Which amounts to either waiting until you’re dead to finally start living, or to start living like you’re already dead.
But is this “wisdom” actually true?
Now, mind you, people pass along this “wisdom” AS IF the underlying philosophy behind either approach to the problem of suffering is true, as in “go to your grave” kind of truth.
I worked in ministry and hospice work long enough to hear both versions of this approach countless times. And each time such superficial “answers” to the reality of human suffering left me cold, for the simple reason that both “answers” fail to actually address the problem DIRECTLY.
Like all traditions, this “wisdom” is just something you’re supposed to accept, something handed down to you from the remote past as if all the tough questions of life have already been answered millennia ago and there’s nothing new to think about or add to the subject. As if you’re supposed to just memorize and accept these non-answers, store them away for a rainy day, and then repeat one of these “pearls of wisdom” when faced with the appropriate set of circumstances.
But let me ask you, did either of those “solutions” seem right to you?
Feel right to you? And I mean, feel right to you in the core of your being?
If you’re anything like me the answer is a resounding “no.” And that’s the point of this reflection, actually. Because what I want to share with you is that both “answers” to the question of suffering aren’t really answers at all. They are attempts at explaining away (or justifying) the status quo while attempting to make you FEEL good about the way things are without ever addressing your SPECIFIC problems, issues, concerns or questions.
In other words, common-place wisdom is designed to prevent you from questioning, from thinking for yourself.
Think about it this way… questions of human suffering and misery are never really questions in the ABSTRACT sense. Thoreau’s observation that most people live lives of quiet desperation was something he observed in his daily life, and something you can obviously still see all around you today. Despite human progress in science and medicine people are still miserable. Despite technology that easily connects distant people from around the globe most people are desperately lonely.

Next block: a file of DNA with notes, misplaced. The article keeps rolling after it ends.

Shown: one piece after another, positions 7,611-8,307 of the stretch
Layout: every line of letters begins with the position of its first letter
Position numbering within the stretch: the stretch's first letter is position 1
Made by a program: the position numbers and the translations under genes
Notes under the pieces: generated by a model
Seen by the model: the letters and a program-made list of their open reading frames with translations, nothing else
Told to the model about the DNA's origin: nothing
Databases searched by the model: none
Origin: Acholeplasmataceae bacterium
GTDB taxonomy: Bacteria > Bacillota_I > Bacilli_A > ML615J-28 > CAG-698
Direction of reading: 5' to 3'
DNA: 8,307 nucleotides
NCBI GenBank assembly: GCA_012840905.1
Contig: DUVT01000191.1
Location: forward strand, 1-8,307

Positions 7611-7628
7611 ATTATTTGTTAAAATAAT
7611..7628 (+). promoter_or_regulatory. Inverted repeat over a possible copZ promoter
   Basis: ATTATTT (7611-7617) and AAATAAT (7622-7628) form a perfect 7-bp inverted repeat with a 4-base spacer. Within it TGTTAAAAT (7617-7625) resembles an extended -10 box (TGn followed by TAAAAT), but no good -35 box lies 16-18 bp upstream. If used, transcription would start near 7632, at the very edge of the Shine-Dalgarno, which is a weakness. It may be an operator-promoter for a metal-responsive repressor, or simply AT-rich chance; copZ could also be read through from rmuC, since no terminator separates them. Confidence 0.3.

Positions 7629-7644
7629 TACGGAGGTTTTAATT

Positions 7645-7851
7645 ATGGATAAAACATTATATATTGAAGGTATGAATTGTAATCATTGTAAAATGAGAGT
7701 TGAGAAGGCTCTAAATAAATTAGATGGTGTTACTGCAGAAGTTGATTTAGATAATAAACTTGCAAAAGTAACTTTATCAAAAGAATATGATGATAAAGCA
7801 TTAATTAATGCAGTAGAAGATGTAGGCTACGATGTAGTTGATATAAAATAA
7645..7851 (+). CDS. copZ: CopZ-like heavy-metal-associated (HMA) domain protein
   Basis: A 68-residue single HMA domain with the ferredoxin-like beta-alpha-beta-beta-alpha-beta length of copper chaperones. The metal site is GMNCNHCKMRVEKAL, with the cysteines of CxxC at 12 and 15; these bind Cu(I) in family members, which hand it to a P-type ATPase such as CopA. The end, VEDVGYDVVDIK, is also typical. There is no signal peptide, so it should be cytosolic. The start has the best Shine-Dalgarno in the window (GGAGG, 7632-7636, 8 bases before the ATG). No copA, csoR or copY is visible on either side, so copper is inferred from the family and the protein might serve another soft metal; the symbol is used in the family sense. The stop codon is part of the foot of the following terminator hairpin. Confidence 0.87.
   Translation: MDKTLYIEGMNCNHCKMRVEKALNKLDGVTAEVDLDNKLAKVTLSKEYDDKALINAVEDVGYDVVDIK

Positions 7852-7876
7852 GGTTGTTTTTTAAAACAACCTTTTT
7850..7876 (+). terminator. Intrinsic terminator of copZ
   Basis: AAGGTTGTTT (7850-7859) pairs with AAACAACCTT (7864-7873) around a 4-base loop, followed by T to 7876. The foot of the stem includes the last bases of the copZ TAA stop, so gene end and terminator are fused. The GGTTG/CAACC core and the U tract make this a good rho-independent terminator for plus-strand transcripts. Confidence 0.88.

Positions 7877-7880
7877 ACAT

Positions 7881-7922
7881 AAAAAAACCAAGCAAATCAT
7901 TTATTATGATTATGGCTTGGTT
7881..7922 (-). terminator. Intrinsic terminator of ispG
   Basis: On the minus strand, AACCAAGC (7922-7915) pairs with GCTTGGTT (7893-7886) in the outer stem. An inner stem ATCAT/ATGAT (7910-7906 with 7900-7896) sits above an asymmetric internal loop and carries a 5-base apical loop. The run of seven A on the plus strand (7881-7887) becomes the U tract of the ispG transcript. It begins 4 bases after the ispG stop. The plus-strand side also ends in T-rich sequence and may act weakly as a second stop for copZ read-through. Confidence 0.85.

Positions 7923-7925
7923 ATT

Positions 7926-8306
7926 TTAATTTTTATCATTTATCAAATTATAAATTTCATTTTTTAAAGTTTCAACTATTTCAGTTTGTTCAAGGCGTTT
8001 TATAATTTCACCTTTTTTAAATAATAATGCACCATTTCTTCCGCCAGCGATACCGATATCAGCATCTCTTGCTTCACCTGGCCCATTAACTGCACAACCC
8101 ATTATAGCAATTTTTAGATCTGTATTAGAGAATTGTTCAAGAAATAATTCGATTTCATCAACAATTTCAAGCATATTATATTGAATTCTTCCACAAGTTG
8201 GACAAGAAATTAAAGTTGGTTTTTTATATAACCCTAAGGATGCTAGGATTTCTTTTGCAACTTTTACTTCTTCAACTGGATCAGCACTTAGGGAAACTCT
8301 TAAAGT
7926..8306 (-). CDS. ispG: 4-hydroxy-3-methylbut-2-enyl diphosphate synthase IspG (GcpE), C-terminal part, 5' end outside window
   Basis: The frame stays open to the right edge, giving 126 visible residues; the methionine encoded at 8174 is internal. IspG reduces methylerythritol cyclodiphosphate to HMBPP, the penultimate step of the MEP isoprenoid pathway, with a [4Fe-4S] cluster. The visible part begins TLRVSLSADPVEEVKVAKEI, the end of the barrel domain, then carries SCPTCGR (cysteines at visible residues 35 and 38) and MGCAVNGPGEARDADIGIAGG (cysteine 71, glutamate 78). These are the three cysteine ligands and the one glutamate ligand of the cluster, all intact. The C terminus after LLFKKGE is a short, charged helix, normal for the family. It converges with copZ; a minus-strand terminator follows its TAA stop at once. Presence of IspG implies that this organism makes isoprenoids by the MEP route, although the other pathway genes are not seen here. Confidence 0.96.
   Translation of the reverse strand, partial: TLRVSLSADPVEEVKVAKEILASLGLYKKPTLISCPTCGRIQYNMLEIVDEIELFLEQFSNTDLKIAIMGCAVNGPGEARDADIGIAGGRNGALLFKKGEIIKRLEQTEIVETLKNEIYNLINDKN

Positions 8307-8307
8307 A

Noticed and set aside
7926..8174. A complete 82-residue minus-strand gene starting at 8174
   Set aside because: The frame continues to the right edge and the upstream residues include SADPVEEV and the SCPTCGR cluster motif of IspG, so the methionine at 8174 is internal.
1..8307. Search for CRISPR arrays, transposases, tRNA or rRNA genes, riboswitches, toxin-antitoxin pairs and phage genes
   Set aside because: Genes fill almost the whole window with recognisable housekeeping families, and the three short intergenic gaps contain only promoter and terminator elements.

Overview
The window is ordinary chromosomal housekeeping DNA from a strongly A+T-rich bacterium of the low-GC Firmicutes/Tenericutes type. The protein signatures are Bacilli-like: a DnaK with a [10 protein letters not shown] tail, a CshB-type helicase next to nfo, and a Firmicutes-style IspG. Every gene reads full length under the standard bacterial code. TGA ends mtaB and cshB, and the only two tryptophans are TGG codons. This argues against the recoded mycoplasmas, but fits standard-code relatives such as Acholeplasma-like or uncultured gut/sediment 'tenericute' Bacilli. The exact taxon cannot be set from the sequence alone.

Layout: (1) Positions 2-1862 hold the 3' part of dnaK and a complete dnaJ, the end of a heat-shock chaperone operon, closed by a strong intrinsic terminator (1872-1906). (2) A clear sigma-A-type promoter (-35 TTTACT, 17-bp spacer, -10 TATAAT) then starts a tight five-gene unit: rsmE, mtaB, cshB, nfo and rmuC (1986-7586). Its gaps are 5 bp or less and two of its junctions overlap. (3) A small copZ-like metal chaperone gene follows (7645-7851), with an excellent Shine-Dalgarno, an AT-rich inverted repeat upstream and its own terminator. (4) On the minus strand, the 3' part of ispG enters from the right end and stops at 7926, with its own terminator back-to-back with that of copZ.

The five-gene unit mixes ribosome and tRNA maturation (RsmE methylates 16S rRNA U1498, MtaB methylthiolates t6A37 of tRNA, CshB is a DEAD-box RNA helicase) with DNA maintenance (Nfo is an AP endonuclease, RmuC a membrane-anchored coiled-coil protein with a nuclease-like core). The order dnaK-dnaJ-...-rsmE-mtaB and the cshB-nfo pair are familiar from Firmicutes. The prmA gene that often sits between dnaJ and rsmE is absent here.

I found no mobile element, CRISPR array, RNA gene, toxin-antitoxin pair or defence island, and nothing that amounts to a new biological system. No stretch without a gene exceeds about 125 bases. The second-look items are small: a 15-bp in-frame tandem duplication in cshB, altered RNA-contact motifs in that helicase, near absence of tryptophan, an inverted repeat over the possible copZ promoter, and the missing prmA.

So where is the “progress” that people sometimes talk about?
The FACT of human suffering (and suffering in silence) bothered Thoreau enough to wonder about it, think about it and write about it. But not as some abstract, intellectual exercise. His concern was a genuine concern.
As is mine.
As is yours when you see people around you, people you love, in pain.
Simply put, when most people ask about the problem of human misery and suffering they are starting from THEIR OWN MISERY AND SUFFERING. It is real, visceral and ACTUAL pain they are concerned with. And maybe you are in pain, or things aren’t working out for you, or your life feels less than fulfilled and you begin to ask some “deeper” questions looking for an answer.
If that’s the case then the question of why some people succeed while others fail is not some abstract question at all. It’s a very real, and very important and DEEPLY PERSONAL question.
Which is why traditional “wisdom” fails to get to the heart of the matter. And, quite frankly, can never adequately answer your concerns. Because traditional wisdom is an abstraction. It doesn’t take YOU into account at all. Or the circumstances in which you find yourself. Stripped of any relevant CONTEXT to en-frame meaning or understanding, platitudes are nothing more than vague generalizations that are (supposedly) meant to guide your concrete actions in daily life and, as such, hardly warrant or deserve the label of “truth.”
Put another way, abstract generalizations can never solve (or answer) anyone’s specific problems, issues or concerns.
Because the point of intersection between an abstract principle and a specific situation that demands attention in actual, day to day living is a real flesh and blood human being who is forced to CHOOSE and ACT in response to his or her environment in light of one’s goals, dreams and aspirations — and this includes you, me, and everybody else in between.
So why is their desperation “quiet?”
It’s one thing to point out HOW so many people suffer in their day to day lives. But WHY do so many people suffer in silence?
To me there are two apparent reasons for this.
The first lies in the fact that traditional forms of wisdom as passed down through tradition and upbringing have essentially elevated the status quo as the NORM for orienting one’s life. In other words, if we truly live in the “vale of tears” then, according to this view, it doesn’t make any sense (or do you any good) to complain.
Now, I won’t go so far to say that all traditions glorify suffering. However, many religious traditions INTERPRET suffering as somehow being redemptive.
In the book of Job, for example, Job miraculously regains a happy life at the end of the story because he never lost faith in god or blamed god for his suffering, even though god was the apparent cause of all his problems in the first place according to the opening scene when god accepts a wager between himself and HaSatan. A wager, by the way, which was set up to see if Job would remain faithful once things turned against him or whether he would eventually curse god for his change of circumstances (suffering seen as a “test” of faith).